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The Campaign Spot

Election-driven news and views . . . by Jim Geraghty.

A Pair of Grit-ty Wins for Santorum in the South



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The Jolt looks at what’s behind Obama’s slide in the polls, a candidate’s complaint that Fox News is in the tank for one of his rivals, and of course, primary night:

The Deep-Fried Primary Night

I think Jeff Foxworthy had once said that you didn’t have to be from the South to be a redneck. Perhaps Rick Santorum has a bit of redneck in him.

Erin McPike and Carl M. Cannon set the stage:

With his two-state sweep of the Dixie Primary, Rick Santorum ensured that the Republican Party’s long campaign of attrition in 2012 will continue. Mitt Romney had conceded last week that Mississippi and Alabama were “away games” for him, but they were far from Santorum’s Pennsylvania home, too — and he won both.

The biggest loser of the night was Newt Gingrich, who had predicted success in Tuesday’s primaries but couldn’t follow up his lone Super Tuesday victory — in his home state of Georgia — with a win even in the neighboring state of Alabama. Gingrich finished second in both Alabama and Mississippi, with Romney a close third. Ron Paul ran a distant fourth in both states.

Gingrich’s miscalculation was coupled by his decision — alone among the four candidates — to remain here in Alabama through the voting. When he and his wife came out to face the cameras and their disappointed followers, both attempted to make the most of it. Callista Gingrich warmed up the crowd by proclaiming, “Our only opponent is Barack Obama and we are committed to removing him from the White House.” She then introduced her husband as “the next president of the United States.”

So now Gingrich is recalculating his goals, according to the Wall Street Journal:

Still, Mr. Gingrich and his advisers say he isn’t going anywhere. In a concession speech, Mr. Gingrich was gracious to Mr. Santorum, while calling the results an indictment of Mr. Romney, widely seen as the front-runner. “I believe that after the primaries are over it will be obvious the so-called front-runner in fact didn’t get there, and from that point we will be in a whole different conversation,” Mr. Gingrich said.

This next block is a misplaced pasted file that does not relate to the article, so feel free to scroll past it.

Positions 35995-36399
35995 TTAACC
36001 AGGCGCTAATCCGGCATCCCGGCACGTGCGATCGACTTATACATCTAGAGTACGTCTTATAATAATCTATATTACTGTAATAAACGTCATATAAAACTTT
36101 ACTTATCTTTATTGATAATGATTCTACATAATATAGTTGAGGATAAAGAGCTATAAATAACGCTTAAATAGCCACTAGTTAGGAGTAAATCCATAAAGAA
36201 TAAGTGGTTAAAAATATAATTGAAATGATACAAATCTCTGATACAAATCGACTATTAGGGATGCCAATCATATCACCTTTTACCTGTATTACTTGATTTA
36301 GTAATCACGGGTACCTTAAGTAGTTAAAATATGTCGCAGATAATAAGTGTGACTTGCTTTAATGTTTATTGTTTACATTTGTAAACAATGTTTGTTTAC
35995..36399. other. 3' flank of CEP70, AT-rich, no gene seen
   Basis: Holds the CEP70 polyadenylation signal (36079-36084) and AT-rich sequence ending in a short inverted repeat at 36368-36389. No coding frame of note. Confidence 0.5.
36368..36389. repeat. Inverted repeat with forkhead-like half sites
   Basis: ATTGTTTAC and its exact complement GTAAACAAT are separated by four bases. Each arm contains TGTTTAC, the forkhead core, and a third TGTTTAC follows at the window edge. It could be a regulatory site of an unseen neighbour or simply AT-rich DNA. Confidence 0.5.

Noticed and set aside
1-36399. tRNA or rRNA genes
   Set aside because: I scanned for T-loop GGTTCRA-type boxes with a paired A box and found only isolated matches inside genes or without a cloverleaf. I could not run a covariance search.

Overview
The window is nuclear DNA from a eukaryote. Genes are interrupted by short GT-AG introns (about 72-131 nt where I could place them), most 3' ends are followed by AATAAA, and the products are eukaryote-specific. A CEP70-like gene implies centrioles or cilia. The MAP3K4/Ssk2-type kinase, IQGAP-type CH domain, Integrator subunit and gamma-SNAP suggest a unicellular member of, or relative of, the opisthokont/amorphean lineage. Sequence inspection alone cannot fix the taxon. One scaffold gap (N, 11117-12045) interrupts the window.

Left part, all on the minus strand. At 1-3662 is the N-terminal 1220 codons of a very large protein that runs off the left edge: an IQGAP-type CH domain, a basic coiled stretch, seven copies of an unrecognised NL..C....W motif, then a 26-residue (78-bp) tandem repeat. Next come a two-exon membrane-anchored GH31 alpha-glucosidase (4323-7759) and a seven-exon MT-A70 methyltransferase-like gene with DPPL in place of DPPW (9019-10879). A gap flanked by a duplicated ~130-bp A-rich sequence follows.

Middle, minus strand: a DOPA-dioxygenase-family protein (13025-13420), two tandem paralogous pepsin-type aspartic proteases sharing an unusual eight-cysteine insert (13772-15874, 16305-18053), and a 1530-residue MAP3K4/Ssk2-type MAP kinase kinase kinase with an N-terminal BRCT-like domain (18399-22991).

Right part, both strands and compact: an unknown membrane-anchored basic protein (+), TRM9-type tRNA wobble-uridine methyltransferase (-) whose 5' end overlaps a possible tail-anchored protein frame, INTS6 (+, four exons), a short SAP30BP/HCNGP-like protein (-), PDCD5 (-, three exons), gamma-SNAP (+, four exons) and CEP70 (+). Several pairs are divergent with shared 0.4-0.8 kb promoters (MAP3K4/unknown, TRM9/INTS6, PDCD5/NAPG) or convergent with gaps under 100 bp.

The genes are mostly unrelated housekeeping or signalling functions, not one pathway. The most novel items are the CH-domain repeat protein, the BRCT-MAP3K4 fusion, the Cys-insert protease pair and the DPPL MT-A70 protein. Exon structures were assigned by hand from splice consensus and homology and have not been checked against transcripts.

As those remarks suggest, Mr. Gingrich and his campaign have embraced a new goal, which is to block Mr. Romney. “He believes the long haul is to get enough delegates to stop Romney from getting the nomination before the convention,” said campaign chairman Bob Walker, a former congressman. “If Romney is stopped, I don’t think he gets the nomination at the convention.”

Joe Scarborough: “Last night’s headline is not about Newt. It is about a guy with all the money and organization coming in 3rd behind Newt and Rick.”

Except that once you throw in Hawaii and American Samoa, Romney had a better night in terms of delegates. I know, I know. “As goes American Samoa, so goes America.”

Chuck Todd: “Looks like with HI (and assuming an America Samoa sweep for Romney) the Santorum delegate net gain could be as small as 3 from last night.”

The American Spectator’s Jim Antle studied the early exit poll numbers… and noticed some results that seem, at least at first glance, to not make sense: “Mitt Romney won plurality of MS voters who thought Paul’s positions ‘just right.’ Paul came in second. In Alabama, 25 percent say Paul’s positions are ‘just right.’ Santorum beats Paul among this group by 10 points.”


Tags: Mitt Romney , Newt Gingrich , Rick Santorum


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